An Ardwick Act to Follow

Photo of a Northern Rail train at Ardwick stationAs railways grew rapidly in the 19th century, a large number of stations were opened in the inner cities, just a few miles from major termini. Many of these stations were short-lived and closed in the early years of the 20th century due to stiff competition from tramways, which could serve the densely populated inner cities far better than trains could.

Ardwick station, on the approaches to Manchester Piccadilly, somehow survived this cull, but is now in danger. The district it serves in East Manchester has experienced a long period of steep economic decline and is now one of the city’s most deprived areas. A lot of businesses and residents have left the area, leaving the station without a source of traffic.

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Making a Denton it

Stockport to Stalybridge timetable posterDr Beeching made it look easy, but in fact closing a railway line or station is a long and involved procedure. First, a closure notice has to be posted at the affected stations. Then a consultation period takes place where members of the public can lodge their objections. It then falls to the Department for Transport to consider those objections and give the final go-ahead for closure. All things considered, it’s a tedious and expensive process, and one which train operators prefer to avoid.

While it is difficult for a train service to be withdrawn entirely, there are dozens of lines where the service has been run down to the bare minimum required to avoid the closure procedure. They are often called “Parliamentary trains” in reference to the 19th century laws which required railway companies to operate a minimum level of service (although this term now has no official standing, as far as I can see).

Map showing line from Stockport to Stalybridge, with stations at Reddish South, Denton and Guide Bridge

Most of these lines are short stretches of track or junctions which go unnoticed in the grand scheme of things, but the Stockport to Stalybridge service is different. This route, running through the outskirts of Manchester, receives a bare minimum service of one train a week, which runs in one direction only. At two of the stations on the route – Reddish South and Denton – this is the only passenger train they see.

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This is The Age of the Train

Photo of Robert HamptonI love trains and railways. I always have and always will. There is something about even the most mundane rail journey that fills me with excitement. Even my morning commute to work is a source of joy, simply because it is by train. My fascination extends far beyond the trains themselves, however, and takes in the network of lines and stations they serve.

The British railway companies like to promote themselves as a modern, forward-looking industry: shiny high speed trains, zipping between major cities, carrying thousands of people every day to and from their work or leisure, with the utmost efficiency.

Away from Richard Branson’s shiny Pendolinos, however, are other railway services – which are unlikely to be affected by the arrival of High Speed 2 or Crossrail. On the National Rail map you will see some lines coloured white with a black outline – euphemistically described in the key as “Limited Service”. These lines and stations are easy to spot, but less easy to actually ride on. There is often no service of any practical use, while the railway companies, perhaps embarrassed by such anomalies, hide the very existence of these lines from the general public to the best of their ability.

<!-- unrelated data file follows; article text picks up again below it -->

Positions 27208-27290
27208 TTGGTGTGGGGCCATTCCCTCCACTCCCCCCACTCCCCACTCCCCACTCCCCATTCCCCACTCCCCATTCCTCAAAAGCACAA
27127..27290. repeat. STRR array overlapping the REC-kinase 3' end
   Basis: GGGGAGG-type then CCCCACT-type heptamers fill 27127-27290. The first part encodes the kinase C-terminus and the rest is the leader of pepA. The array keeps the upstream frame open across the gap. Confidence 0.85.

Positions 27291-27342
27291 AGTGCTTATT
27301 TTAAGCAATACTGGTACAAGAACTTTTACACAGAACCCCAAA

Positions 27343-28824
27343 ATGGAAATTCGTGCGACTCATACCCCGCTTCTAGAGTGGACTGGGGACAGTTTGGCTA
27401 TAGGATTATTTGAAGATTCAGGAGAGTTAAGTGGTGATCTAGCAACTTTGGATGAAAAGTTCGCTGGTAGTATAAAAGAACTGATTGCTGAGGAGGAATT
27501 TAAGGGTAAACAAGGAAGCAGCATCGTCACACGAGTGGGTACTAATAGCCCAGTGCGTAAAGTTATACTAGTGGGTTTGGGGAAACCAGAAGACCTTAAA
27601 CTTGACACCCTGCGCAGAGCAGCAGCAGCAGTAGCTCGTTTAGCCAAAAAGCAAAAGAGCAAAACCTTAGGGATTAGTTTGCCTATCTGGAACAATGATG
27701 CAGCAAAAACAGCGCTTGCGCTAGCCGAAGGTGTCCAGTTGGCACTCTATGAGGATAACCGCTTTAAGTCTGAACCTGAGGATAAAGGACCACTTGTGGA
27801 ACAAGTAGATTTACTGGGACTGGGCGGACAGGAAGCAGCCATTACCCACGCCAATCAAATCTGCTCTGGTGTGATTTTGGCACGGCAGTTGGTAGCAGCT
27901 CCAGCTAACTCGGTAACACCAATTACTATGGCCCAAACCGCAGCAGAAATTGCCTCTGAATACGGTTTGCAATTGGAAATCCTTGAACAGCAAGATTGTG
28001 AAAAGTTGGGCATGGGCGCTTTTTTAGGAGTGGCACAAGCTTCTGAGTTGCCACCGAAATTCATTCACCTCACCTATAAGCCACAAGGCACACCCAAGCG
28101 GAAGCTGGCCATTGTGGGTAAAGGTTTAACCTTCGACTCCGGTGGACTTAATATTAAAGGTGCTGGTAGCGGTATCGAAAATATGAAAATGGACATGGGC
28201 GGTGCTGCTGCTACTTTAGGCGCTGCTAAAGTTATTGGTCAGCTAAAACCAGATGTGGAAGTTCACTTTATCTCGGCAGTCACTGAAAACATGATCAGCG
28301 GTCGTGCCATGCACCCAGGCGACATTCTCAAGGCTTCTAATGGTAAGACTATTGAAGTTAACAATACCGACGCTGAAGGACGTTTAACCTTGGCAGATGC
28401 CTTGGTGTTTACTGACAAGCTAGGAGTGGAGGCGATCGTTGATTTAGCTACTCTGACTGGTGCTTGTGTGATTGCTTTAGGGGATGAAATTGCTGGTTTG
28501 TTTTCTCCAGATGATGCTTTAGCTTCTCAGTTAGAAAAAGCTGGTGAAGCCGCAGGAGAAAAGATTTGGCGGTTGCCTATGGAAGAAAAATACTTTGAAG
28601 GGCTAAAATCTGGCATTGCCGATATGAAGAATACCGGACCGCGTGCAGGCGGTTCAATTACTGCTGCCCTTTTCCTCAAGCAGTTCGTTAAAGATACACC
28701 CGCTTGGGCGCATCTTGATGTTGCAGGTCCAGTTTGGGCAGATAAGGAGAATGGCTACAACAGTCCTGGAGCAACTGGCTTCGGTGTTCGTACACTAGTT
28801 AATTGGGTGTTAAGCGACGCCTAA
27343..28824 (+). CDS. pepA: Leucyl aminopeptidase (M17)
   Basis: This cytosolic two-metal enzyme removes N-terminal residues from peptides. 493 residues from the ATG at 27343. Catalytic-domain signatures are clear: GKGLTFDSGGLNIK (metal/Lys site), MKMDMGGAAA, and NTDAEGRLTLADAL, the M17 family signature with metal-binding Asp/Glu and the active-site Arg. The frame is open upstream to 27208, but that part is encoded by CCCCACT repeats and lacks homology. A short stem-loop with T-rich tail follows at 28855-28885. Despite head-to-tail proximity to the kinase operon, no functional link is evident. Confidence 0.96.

National Rail Limited Service

As well as this, there are other delights to see: country branch lines and rural backwaters which inexplicably survived Beeching. Stations in sprawling urban centres left without a reason to exist, thanks to a sudden change in population or industry. There are lines where unwanted services hang on purely for operational convenience, and others where a useful service was ruthlessly cut.

I have decided to try and visit as many of these lines and stations as possible, and see the “other” railway that the PR people perhaps don’t want you to see. It promises to be an interesting experience.

Of course, all good projects need inspiration. The muse for me was my friend Scott Willison (aka the Mersey Tart), who is on a long-running quest to visit every station on the Merseyrail network map. It’s been a long and difficult task, not least because some of the stations on the fringes of the map receive an infrequent service.

One such station is Stanlow & Thornton, a wayside halt buried within the unforgiving environment of the Stanlow oil refinery. It is served by only four trains a day, all of which run at inconvenient times. Undeterred, we set out one sunny afternoon to travel on the line and tick the station off Scott’s list.

We alighted at the previous station, Ince & Elton, and walked to the edge of the refinery site. We sauntered along Oil Sites Road – on private Shell property – until we reached the station, where Scott, in blatant defiance of the large “NO PHOTOGRAPHY” notice we had passed a few minutes earlier, was able to get the required “tart” picture – a photo of himself posing in front of the station sign.

Scott in front of the Stanlow & Thornton station sign

Our movements attracted the attention of the CCTV cameras, and as we waited for our onward train, Kevin the Security Guard arrived. He was perfectly friendly, but as he chatted to us, it became quite clear that he was here to make sure we got on the train and got out as quickly as possible. It was an unnerving experience, but it made for a great entry on Scott’s blog.

If this blog is half as interesting as Scott’s has been, it should be a rewarding experience. I hope to visit as many stations as time and finances allow, so this blog will be updated irregularly. Please check back soon!